20 February 2019
Significant changes will be made to the cavern underneath Fort Regent to limit the number of times it has to be cleaned.
The cavern acts as a storage tank for overflows of sewage and water from the main sewerage system during storms. Keeping the overflows in the cavern prevents them from spilling onto St Aubin’s Bay. Once a storm has passed, the contents of the cavern are pumped to Bellozanne sewage treatment plant for processing.
The cavern, which can hold approximately 25,000 cubic metres of waste, is used roughly 80 times a year and cleaned annually. It takes an average of six workers, working ten to 12-hour shifts, between three to four weeks to clean the space. The task is not only lengthy but hazardous because of the nature of the sewage solids and grit left behind. Additionally, the main tank is a confined space with associated risks from gases, low oxygen and restricted, steep access.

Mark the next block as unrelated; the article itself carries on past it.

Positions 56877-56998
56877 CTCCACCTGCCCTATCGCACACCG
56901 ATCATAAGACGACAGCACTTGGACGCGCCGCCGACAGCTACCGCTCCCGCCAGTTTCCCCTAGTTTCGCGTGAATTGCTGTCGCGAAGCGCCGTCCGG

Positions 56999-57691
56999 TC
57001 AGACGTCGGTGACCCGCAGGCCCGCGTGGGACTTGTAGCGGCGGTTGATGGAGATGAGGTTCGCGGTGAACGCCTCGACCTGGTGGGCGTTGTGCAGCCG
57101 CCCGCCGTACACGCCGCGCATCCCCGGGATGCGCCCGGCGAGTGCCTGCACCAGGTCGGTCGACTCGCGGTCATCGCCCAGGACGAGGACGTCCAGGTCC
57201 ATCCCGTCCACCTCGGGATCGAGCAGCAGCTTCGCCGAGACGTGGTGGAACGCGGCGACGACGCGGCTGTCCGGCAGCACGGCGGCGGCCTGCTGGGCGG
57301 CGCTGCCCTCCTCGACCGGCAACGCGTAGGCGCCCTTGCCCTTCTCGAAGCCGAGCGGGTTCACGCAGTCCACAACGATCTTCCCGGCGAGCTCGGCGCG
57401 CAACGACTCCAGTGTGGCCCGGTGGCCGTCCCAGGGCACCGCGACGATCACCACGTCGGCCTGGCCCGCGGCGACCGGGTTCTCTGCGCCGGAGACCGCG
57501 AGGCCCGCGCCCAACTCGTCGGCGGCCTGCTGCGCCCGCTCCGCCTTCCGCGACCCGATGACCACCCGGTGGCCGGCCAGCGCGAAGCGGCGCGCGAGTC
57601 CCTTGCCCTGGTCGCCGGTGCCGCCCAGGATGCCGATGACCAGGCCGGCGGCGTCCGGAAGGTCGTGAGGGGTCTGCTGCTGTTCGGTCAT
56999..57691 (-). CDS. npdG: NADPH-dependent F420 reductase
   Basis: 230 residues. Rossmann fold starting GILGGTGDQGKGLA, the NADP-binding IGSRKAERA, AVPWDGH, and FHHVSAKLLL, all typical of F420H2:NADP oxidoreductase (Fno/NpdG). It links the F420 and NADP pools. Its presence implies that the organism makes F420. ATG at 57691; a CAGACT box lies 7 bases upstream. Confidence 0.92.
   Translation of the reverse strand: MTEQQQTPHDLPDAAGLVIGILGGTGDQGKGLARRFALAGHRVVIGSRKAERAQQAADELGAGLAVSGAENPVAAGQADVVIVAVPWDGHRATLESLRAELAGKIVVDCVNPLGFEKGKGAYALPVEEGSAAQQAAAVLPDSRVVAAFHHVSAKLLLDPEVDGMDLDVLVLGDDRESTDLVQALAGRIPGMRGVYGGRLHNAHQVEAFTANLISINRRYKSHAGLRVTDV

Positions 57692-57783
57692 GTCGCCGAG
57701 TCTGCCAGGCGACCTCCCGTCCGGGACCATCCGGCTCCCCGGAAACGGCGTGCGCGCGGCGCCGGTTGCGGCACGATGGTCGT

Proposed modifications to the cavern will cost £533,587 and will create an automated cleaning system so that workers will not have to clean the space as frequently. Changes to pipes and pumps will also mean that waste is mixed and solids do not settle on the floor, so there will be fewer, if any, blockages.
Work is planned to start in May after the regular cleaning of the cavern has been completed.
The Minister for Infrastructure, Deputy Kevin Lewis, said: “This is an important upgrade to a critical piece of infrastructure that will significantly improve the operation of the cavern and reduce onerous maintenance requirements for Growth, Housing and Environment personnel.”